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Ucluelet Secondary prepares for National Day for Truth and Reconciliation

School has partnered with the Clayoquot Biosphere Trust to bring in a Legacy of Hope Foundation exhibit
Grade 9 art students at USS, from left, Talon Morgan-Banke, Kailea Sked and Kira Cameron work on orange shirts as part of their preparation for Truth and Reconciliation Day. (Andrew Bailey photo)

West Coast students have started the school year steeped in sombre reflection and research as they prepare for Canada’s National Day for Truth and Reconciliation.

Ucluelet Secondary School has partnered with the Clayoquot Biosphere Trust to bring in a Legacy of Hope Foundation exhibit, ‘‘Remembering, Honouring and the Way Forward,’ that will be surrounded by student-led projects at a Sept. 30 unveiling.

This is the second year the school has collaborated with Legacy of Hope, though this year’s student participation has doubled with six classes and roughly 150 students participating.

“For decades this was hidden from the general public. Survivors themselves never felt like they were being heard. When you go through that much trauma, the first part of healing is to have the truth come out, the acknowledgement…We want to do this to make sure we honour those children that never came home and the children who are still now living with the effects of hardcore trauma,” Jason Sam of the CBT told the Westerly News.

“It’s also to create more understanding and empathy with people, especially youth. If they can understand that there are people that are extremely traumatized by this to this day, it could create a better community moving forward. If we know that our neighbours were really hurt by the Canadian Government and the churches, they might have a better understanding of why communities are still struggling and people are still struggling.”

Art students are designing and printing orange shirts, literary studies students are researching the 94 calls to action and then presenting one call to action and analyzing whether progress is being made towards them.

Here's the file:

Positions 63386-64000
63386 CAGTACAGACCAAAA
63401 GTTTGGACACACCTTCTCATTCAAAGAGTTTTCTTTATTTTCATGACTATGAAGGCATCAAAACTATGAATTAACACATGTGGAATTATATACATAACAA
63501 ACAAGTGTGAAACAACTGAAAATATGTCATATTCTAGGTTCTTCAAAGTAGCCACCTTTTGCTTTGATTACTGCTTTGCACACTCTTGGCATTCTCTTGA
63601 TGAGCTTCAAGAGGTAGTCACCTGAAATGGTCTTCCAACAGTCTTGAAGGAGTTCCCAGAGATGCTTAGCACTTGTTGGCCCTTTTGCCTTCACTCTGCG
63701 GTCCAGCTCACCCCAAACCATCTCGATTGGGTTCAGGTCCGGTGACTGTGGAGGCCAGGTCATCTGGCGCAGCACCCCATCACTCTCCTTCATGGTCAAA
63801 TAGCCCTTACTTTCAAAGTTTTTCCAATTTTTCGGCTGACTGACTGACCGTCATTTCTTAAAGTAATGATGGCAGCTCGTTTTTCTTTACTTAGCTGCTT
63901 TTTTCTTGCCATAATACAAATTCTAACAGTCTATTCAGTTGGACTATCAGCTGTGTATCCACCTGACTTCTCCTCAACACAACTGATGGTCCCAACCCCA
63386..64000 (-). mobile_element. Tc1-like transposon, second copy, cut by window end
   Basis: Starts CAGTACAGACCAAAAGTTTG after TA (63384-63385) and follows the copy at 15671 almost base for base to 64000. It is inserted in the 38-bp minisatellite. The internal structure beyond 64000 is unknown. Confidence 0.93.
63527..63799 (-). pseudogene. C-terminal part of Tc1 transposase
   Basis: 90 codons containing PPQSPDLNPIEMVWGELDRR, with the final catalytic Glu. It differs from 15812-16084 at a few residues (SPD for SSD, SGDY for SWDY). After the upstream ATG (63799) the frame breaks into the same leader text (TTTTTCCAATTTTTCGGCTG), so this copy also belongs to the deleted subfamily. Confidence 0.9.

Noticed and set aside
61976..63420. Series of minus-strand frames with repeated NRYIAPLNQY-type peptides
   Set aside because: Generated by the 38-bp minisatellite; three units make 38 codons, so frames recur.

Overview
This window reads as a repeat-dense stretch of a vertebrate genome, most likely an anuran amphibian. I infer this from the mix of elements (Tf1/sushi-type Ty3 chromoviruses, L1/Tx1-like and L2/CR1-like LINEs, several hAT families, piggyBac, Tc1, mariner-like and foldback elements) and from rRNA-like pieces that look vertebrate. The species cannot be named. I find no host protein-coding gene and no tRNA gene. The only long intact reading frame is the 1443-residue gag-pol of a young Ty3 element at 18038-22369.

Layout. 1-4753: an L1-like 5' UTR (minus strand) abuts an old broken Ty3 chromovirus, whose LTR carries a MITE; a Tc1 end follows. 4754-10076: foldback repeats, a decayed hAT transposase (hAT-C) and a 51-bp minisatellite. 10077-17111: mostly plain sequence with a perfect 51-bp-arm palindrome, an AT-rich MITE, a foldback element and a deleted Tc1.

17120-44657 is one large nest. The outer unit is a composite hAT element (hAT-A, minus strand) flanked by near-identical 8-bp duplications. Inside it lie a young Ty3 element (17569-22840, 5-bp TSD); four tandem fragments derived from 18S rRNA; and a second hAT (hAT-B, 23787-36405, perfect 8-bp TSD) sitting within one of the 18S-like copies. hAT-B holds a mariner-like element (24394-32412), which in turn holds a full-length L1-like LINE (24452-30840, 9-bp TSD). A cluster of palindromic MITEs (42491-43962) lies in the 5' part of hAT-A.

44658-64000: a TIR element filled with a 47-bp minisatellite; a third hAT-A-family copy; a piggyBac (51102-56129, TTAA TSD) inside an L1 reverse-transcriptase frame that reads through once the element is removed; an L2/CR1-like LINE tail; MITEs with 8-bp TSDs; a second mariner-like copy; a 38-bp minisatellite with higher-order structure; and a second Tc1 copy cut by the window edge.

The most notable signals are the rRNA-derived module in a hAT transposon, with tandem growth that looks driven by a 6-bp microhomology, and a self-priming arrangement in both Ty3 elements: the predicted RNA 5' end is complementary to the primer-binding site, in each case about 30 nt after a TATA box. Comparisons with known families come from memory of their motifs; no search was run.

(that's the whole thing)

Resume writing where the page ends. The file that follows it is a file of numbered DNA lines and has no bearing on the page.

Social Studies and History students are working on presentations about specific residential schools. English students are working on poems and the school’s Nuu chah nulth class is going to interpret the work to make it bilingual.

The students met with residential school survivors at Tin Wis Resort on Sept. 13 and Sam said it was a powerful experience.

“The conference centre there is the only building left of the former Christie Residential School. When you go into that conference room, you’re going into the old gymnasium of that residential school,” he said. “We had a day of listening to survivors share their experiences in residential schools. The kids listened and it brought it into reality. It takes it from the internet and paper to, ‘Yes, these are real people that are still alive and are still affected.’

“One of the survivors said that she’s worked a lot on being able to even go to Tin Wis because that was part of the school that she went to. We were in the gym and she pointed to certain areas in the gym that were the place of terrible memories.”

He added survivors were also brought into the school to see the actions students are taking towards reconciliation.

“Survivors definitely want to see action so they get to go around to the classes and join and share in the teaching and the learning and provide further input into it,” he said.

Grade 9 art students were designing and printing Orange shirts on Friday.

The class’ teacher Shannon McWhinney told the Westerly the students worked on the design with artist Marika Swan and heard from survivors about how important orange shirts are.

“My stomach did loops, it was very emotional to listen to,” McWhinney said. “They talked very personally about how the orange shirts affect them in a very positive way to see that we are learning and listening. A lot of survivors have felt that they haven’t been listened to so to see visually that community members are walking around wearing the shirts, listening, engaging and supporting them emotionally is really important.”

She said the engagement and participation had been “amazing” though she noted the difficulty of the topic.

“It’s incredibly important. A lot of the students are still learning, some of the students are learning for the first time and there’s community members who are learning for the first time about residential schools and the effects,” she said. “It’s a very emotional and a hard topic to learn, so we have had our counsellors involved as well as support team. It’s a lot for the students, especially in September, to be taking in all this really incredibly difficult information and then to digest it and do something creative with it, is a really really big process that they feel a lot of pride in at the end.”

Once the Legacy of Hope exhibit and student-led projects are ready, students will go through the exhibit, which will also be opened to the public in the school’s multipurpose room on Sept. 30.

“It comes under youth leading reconciliation. The youth use their projects to educate the broader community,” Sam said.

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Andrew Bailey

About the Author: Andrew Bailey

I arrived at the Westerly News as a reporter and photographer in January 2012.
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